Your goal in Limited is usually to make your entire deck as strong as possible, not just to maximize having a couple spikes of power and ending up with a weaker deck on average.
So, why qualify that last point with "usually"? Well, like most things in Magic, there are exceptions.
You absolutely don't want your rares to push you away from rich, deep colors. If you're eschewing white when it has a ton of great removal and creatures because you opened up one awesome rare and a bunch of four-mana 3/3s in blue, that's going down the wrong path.
But what if you don't have colors that are that good?
Sealed Deck is an unusual format in that you're really at the mercy of what you open. In Constructed you bring your own deck and in Draft you can pick from the whole table, but in Sealed your six packs are what you're stuck with—for better or worse.
Sometimes you end up with great Sealed pools, and that's awesome. But a whole branch of Sealed deck-building theory is dedicated to the opposite: how do you win when your pool isn't that strong?
And that's where building toward your rares really can appropriately come into play.
Let's say you open your pool, and you've evaluated it. You think it's on the weak side. You could build a below-average two-color deck, which will be good enough to combat similarly below-average decks but will lose out to most people who opened stronger pools.
This means it's time to take a risk.
If you're playing in a big event, you're presumably looking to win, and to do so you're going to have to slice through other winners. One way you can beat decks better than yours is by maximizing your powerful rares and creating solitary spikes of power that can overcome opponents if left unchecked.
Let's say you open the aforementioned Glorybringer.
You think your overall best build is a white-blue deck. Most of your red cards are pretty poor. But you also think your deck is weak overall and doesn't have many individually strong cards.
Well, in this case, it may be worth swapping one of your colors in for red to pick up that Glorybringer. Even if it weakens your deck on average, if your deck is weak on average, then you may need the extra boost to help you win. (And in this specific example, I'd probably do things like play more cycling cards so you have a higher chance of finding it.)
Now, you have to be honest with yourself for this to work. If you tell yourself that your above-average deck is actually below average just so you can talk yourself into playing Glorybringer, then that kind of defeats the point. This isn't always right to do. But it's a tactic you can deploy in very specific instances.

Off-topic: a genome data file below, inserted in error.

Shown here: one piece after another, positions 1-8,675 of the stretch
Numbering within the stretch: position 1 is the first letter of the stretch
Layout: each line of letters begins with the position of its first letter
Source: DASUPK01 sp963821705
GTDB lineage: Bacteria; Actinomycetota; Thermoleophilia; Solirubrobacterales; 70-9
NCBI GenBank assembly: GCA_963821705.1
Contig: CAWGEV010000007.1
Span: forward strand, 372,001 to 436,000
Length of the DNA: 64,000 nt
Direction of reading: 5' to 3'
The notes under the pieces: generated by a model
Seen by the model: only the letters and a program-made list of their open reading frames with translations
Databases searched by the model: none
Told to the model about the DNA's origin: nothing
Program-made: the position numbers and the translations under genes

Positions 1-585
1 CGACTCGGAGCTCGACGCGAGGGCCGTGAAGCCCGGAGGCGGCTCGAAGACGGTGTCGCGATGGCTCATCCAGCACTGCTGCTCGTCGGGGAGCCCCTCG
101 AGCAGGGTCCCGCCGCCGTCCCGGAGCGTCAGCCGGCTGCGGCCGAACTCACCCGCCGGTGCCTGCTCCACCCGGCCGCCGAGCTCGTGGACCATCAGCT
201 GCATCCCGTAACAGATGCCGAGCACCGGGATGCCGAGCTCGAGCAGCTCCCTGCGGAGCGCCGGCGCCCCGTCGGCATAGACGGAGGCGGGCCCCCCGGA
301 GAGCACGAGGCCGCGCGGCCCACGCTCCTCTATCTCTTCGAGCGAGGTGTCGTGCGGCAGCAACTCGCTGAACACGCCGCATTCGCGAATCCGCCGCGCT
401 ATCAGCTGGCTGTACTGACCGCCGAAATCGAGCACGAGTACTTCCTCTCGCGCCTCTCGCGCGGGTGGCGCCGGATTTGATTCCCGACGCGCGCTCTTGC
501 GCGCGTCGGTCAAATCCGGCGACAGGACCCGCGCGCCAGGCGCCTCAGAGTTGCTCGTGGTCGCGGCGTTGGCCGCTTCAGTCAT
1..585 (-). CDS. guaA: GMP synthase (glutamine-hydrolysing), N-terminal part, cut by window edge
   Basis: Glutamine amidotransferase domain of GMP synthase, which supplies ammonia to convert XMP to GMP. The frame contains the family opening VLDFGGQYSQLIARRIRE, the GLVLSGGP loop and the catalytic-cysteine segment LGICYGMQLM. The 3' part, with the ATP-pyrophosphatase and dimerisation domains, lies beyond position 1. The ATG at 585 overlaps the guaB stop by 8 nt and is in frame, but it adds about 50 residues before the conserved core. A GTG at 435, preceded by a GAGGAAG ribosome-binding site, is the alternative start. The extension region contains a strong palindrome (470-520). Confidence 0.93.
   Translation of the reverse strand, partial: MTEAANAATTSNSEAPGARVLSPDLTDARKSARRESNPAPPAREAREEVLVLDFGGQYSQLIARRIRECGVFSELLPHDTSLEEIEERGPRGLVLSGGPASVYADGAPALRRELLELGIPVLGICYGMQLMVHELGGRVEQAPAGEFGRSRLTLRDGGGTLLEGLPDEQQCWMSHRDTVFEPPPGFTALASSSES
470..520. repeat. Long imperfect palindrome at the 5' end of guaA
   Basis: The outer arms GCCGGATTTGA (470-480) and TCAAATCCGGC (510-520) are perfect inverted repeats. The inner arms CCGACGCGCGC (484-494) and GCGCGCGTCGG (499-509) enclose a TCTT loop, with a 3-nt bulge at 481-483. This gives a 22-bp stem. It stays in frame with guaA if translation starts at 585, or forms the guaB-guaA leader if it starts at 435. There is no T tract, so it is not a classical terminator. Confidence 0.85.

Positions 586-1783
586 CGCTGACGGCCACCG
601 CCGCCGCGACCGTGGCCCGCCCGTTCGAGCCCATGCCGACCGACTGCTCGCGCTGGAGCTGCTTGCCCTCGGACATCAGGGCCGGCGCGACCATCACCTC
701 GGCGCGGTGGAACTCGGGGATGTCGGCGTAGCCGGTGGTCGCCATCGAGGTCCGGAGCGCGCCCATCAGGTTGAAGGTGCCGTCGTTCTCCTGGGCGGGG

One other important avenue to consider: you can always try to splash your rares.
Especially in Sealed, where the format is typically slower and you have more time to find your colors, splashing cards is reasonable. For example, if you opened a copy of The Scorpion God and were missing the black from your deck to play it, you could play a couple swamps and fit it in there.
Now, you shouldn't always do this; it definitely depends on the card and on your deck. But it's an option to keep in mind while building, especially if you opened good mana fixing.
Curious for more on this? I talked a lot about splashing in my article "Making a Splash." Look there for more recommendations on when (and when not to) splash cards.
It took me many years to not start building my Sealed deck by looking at which rares I opened—so hopefully this gives you a head start to break that habit! May this article give you some added help and direction when building your deck at a Prerelease this weekend.
Have any questions or thoughts about this article or otherwise? I'd love to hear from you! You can always reach me on Twitter, Tumblr, or by sending me an e-mail (in English, please) at firstname.lastname@example.org.
Have a fabulous Prerelease, and I'll talk with you again next week! Enjoy everything Hour of Devastation has to offer.